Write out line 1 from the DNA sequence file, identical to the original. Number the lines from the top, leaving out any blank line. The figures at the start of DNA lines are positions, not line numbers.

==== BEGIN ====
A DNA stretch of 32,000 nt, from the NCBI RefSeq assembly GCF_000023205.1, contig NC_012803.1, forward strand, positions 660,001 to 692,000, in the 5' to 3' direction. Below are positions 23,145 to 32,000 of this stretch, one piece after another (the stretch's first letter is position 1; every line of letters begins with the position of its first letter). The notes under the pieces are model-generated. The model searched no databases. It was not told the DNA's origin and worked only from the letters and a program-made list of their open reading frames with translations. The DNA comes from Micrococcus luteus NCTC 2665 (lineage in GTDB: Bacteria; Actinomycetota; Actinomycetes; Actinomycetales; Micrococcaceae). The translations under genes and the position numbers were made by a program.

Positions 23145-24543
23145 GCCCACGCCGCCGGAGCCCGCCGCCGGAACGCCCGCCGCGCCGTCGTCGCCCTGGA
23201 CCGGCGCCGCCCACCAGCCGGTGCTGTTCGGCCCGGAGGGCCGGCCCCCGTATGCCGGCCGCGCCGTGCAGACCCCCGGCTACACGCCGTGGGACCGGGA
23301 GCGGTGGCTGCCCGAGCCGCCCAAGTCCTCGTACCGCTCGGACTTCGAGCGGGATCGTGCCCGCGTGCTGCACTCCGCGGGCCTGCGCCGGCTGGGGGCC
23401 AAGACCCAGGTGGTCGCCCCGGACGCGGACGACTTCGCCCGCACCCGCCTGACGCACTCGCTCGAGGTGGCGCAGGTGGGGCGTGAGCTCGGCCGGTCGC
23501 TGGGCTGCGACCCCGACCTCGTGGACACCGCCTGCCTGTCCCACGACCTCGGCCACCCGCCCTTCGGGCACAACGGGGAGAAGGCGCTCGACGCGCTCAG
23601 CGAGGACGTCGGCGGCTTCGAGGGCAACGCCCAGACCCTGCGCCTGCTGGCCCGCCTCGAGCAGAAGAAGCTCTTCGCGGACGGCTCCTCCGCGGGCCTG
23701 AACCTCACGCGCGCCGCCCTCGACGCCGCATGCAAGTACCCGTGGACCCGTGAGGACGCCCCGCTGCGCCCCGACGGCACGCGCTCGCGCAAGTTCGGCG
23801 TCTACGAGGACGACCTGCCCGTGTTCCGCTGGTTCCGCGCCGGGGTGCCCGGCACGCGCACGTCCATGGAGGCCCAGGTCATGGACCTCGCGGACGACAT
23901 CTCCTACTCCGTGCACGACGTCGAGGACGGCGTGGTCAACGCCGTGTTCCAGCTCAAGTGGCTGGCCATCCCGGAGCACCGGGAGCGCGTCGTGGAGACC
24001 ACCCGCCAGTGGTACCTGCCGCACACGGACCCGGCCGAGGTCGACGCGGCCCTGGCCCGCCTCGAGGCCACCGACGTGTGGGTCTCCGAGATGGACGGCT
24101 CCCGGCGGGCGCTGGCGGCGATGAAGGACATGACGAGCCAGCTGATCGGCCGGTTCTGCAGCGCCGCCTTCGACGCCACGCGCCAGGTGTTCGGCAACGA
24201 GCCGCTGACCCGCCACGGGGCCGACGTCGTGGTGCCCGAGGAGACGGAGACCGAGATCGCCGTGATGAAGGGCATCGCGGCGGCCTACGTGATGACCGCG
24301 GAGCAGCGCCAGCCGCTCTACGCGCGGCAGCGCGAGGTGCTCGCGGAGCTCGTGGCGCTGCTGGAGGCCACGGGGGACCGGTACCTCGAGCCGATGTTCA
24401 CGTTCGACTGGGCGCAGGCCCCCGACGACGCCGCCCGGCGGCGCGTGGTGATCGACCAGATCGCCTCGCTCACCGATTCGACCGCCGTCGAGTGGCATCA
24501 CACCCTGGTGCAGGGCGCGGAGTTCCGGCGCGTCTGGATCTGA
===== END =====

A DNA stretch of 32,000 nt, from the NCBI RefSeq assembly GCF_000023205.1, contig NC_012803.1, forward strand, positions 660,001 to 692,000, in the 5' to 3' direction. Below are positions 23,145 to 32,000 of this stretch, one piece after another (the stretch's first letter is position 1; every line of letters begins with the position of its first letter). The notes under the pieces are model-generated. The model searched no databases. It was not told the DNA's origin and worked only from the letters and a program-made list of their open reading frames with translations. The DNA comes from Micrococcus luteus NCTC 2665 (lineage in GTDB: Bacteria; Actinomycetota; Actinomycetes; Actinomycetales; Micrococcaceae). The translations under genes and the position numbers were made by a program.